Pathways to antibiotics in Bangladesh: A qualitative study investigating how and when households access medicine including antibiotics for humans or animals when they are ill

Patricia J Lucas, Mohammad Rofi Uddin, Nirnita Khisa, S M Salim Akter, Leanne Unicomb, Papreen Nahar, Mohammad Aminul Islam, Fosiul Alam Nizame, Emily, K Rousham

Research output: Contribution to journalArticle (Academic Journal)

2 Citations (Scopus)
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Abstract

Background: To understand how to reduce antibiotic use, greater knowledge is needed about the complexities of access in countries with loose regulation or enforcement. This study aimed to explore how households in Bangladesh were accessing antimicrobials for themselves and their domestic animals. Methods: In-depth interviews were conducted with 48 households in one urban and one rural area. Households were purposively sampled from two lower income strata, prioritising those with under 5-year olds, older adults, household animals and minority groups. Households where someone was currently ill with a suspected infection (13 households) were invited for a follow-up interview. Framework analysis was used to explore access to healthcare and medicines.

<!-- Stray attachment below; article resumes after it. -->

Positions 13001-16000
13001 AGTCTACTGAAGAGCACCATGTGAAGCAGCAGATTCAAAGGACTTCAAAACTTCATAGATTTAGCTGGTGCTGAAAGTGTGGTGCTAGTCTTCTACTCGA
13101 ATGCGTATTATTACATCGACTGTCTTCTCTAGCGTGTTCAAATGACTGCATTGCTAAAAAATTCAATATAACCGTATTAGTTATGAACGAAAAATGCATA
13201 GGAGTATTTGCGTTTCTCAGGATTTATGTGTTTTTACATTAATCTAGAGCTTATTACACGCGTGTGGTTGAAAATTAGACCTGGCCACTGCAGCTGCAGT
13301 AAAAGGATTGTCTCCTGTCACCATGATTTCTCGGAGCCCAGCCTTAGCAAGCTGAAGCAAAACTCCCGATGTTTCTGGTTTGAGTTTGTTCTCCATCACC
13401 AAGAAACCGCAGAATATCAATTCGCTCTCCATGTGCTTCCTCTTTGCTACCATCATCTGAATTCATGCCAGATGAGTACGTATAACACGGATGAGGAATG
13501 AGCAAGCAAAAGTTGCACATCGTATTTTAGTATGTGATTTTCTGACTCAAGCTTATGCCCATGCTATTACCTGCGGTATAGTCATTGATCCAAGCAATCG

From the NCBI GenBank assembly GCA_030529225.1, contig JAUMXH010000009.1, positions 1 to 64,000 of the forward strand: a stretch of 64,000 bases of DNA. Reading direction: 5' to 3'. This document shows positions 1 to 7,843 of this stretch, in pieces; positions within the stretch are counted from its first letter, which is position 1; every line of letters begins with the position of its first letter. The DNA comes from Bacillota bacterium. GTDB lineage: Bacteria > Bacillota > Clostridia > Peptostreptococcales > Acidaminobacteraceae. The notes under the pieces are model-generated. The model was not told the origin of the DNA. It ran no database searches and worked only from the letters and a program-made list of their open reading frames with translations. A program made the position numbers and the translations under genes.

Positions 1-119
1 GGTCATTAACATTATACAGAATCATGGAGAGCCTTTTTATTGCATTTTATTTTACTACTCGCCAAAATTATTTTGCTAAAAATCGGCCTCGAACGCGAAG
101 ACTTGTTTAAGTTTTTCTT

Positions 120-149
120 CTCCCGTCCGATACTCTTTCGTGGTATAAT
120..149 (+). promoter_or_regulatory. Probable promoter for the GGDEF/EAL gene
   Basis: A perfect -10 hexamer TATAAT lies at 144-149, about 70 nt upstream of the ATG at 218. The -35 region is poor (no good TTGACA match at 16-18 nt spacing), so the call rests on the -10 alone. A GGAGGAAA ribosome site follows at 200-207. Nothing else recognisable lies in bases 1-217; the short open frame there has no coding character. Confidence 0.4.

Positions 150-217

Findings: People accessed medicines for themselves through five pathways: drugs shops, private clinics, government/charitable hospitals, community/family planning clinics, and specialised/private hospitals. Drug shops provided direct access to medicines for common, less serious and acute illnesses. For persistent or serious illnesses, the healthcare pathway may include contacts with several of these settings, but often relied on medicines provided by drug shops. In the 13 households with an unwell family member, most received at least one course of antibiotics for this illness. Multiple and incomplete dosing were common even when prescribed by a qualified doctor. Antibiotics were identified by their high cost compared to other medicines. Cost was a reported barrier to purchasing full courses of antibiotics. Few households in the urban area kept household animals. In this rural area, government animal health workers provided most care for large household animals (cows), but drug shops were also important.

Conclusions: In Bangladesh, unregulated drug shops provide an essential route to medicines including those prescribed in the formal sector. Wherever licensed suppliers are scarce and expensive, regulations which prohibit this supply risk removing access entirely for many people.
Original languageEnglish
Article numbere0225270
Number of pages17
JournalPLoS ONE
Volume14
Issue number11
DOIs
Publication statusPublished - 22 Nov 2019

Structured keywords

  • SPS Centre for Research in Health and Social Care

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